assault on salt: uruguay bans shakers in restaurants and schools - wood burning fire pit with grill
A typical Uruguayan barbecue, or barbecue, made of large pieces of beef, pork, or chicken, baked next to the grill --not on top of —
Fire burning wood
At the palila restaurant, opposite the parliament building in Mondeville, the assados restaurant is quite spectacular;
The cut of fat hisses and is then slapped onto your plate and oozes the juice.
But if you want to take a salt bottle and add a little extra salt to your meal these days in the capital of Uruguay, you can't.
"People are no longer allowed to put salt on the table," said Lucia soría, owner of the restaurant in montevia Jacinto . ".
She said the city government believes it is illegal to put salt in restaurants.
No mayonnaise. Or ketchup.
In fact, almost anything that contains a large amount of sodium is banned.
You have to ask for it if you want it. Not like in America. S.
-The last administration of New York City failed to pass laws restricting the size of soft drinks-
Other countries like Uruguay, in the name of public health, play a more active role in what you can eat and what you can't eat.
Soría said she did not like the practice of this kind of interference.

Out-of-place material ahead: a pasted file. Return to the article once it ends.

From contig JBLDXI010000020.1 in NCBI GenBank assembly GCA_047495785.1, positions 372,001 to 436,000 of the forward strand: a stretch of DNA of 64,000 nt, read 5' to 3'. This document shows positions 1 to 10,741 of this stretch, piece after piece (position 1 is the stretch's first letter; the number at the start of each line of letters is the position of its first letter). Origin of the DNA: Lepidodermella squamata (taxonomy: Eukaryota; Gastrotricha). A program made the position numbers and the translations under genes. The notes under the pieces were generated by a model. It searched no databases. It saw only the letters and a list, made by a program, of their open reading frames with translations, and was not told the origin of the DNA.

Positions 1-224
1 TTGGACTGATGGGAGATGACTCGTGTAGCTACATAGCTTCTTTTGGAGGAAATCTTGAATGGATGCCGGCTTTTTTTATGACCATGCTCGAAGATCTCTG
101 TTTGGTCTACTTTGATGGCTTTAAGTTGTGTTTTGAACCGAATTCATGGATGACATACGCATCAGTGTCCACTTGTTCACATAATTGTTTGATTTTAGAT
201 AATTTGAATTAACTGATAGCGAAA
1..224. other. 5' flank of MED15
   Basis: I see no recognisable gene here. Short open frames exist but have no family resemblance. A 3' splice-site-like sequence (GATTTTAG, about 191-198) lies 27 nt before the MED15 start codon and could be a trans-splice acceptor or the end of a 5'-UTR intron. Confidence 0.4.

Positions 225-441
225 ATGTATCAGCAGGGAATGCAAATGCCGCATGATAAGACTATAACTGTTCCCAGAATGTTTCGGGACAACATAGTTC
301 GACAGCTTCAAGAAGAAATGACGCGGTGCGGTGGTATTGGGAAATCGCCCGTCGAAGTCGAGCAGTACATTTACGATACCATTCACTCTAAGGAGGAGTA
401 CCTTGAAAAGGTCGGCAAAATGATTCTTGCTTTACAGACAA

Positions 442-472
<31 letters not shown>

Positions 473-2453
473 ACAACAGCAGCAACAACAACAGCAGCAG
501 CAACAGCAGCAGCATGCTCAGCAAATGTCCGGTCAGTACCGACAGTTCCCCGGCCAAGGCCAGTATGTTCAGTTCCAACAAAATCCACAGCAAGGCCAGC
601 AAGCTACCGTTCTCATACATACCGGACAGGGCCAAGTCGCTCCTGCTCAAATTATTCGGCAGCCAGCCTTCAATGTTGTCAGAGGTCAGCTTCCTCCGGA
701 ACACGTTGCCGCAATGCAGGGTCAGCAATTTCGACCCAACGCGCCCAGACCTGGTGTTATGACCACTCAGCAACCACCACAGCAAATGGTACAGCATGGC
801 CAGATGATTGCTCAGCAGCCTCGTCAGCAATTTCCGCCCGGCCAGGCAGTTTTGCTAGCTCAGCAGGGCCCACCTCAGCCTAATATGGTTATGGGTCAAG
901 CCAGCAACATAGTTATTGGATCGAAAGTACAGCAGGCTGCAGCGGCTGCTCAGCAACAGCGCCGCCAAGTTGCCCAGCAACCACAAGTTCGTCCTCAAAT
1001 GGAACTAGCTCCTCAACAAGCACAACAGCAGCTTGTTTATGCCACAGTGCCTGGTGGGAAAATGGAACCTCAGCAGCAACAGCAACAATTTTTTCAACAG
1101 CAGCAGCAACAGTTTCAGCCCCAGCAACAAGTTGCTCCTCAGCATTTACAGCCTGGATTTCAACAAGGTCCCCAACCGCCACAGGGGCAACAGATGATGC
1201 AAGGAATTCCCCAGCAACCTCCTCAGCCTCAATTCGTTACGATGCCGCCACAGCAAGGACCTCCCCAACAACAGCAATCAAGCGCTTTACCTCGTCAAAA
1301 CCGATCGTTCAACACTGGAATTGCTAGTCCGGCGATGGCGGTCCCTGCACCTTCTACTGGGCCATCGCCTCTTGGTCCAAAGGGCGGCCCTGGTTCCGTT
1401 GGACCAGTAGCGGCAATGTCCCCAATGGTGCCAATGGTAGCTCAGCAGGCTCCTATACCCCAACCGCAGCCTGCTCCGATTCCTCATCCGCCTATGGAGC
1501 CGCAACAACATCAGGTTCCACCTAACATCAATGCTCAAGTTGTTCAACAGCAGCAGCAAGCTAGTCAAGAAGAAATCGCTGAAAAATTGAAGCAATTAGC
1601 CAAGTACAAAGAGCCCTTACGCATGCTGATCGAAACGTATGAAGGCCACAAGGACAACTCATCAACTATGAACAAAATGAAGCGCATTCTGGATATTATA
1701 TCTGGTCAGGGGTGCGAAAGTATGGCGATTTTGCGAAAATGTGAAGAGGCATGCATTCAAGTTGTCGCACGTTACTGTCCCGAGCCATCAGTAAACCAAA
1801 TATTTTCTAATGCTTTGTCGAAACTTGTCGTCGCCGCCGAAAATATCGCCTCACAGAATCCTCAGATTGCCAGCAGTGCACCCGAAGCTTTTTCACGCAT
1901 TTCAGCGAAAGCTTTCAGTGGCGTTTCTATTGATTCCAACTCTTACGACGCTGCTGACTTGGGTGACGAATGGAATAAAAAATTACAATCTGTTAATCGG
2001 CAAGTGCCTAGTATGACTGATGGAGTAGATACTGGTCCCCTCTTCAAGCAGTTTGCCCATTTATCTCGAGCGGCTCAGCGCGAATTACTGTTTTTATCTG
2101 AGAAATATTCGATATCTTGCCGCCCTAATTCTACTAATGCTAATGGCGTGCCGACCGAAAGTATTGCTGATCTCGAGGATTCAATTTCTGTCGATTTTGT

"I think this is the wrong thing to do, and I think we have to try to teach people not to eat unsafe salt in large quantities," she said . ".
Public health officials in Uruguay believe education can only do so much.
"Uruguay's consumption of national sodium is about 9 grams per person, twice as recommended by the World Health Organization," said Pablo Anzalone, Director of Public Health in Mongolia.
According to Uruguay's Ministry of Health, more than 30% of the population suffers from high blood pressure.
Uruguay is also the country with the highest percentage of obese children in the region.
It's not just taking the salt out of the table.
The salt law also stipulates that there needs to be a warning on the menu about salt consumption, and restaurants need to have low salt consumption.
Provide customers with sodium alternatives.
Nationwide, the Baker also agreed to reduce the sodium content in the product by 10%.
Anzalone said it is the responsibility of the government to protect citizens from the wrong choices.
"People make decisions based on the conditioned reflections and advertising that big companies publish.
This is now a serious public health problem . "
Uruguay's left-wing leaders have a history of involvement in a number of countries seen as private issues.
The new president, Tabarre Basquez, is a former doctor who supports Uruguay's tough-
The law of smoking during his first term.
He recently announced a war on drinking.
Liber Bisciottano works in a premium restaurant in mondevia.
So far, no figures have shown whether the laws enacted a few years ago have really made a difference.
Although there is indirect evidence that it is changing people's habits, he said.
"I worked in a restaurant for 11 years and at first only 20% of people didn't add salt to the food and now about 20% do that," he said . ".
He said he supported the law except for one thing.
"It makes us have to work harder because we have to go more --
"Come back to the kitchen to get the salt," he said . ".
"I think it added a mile to my day.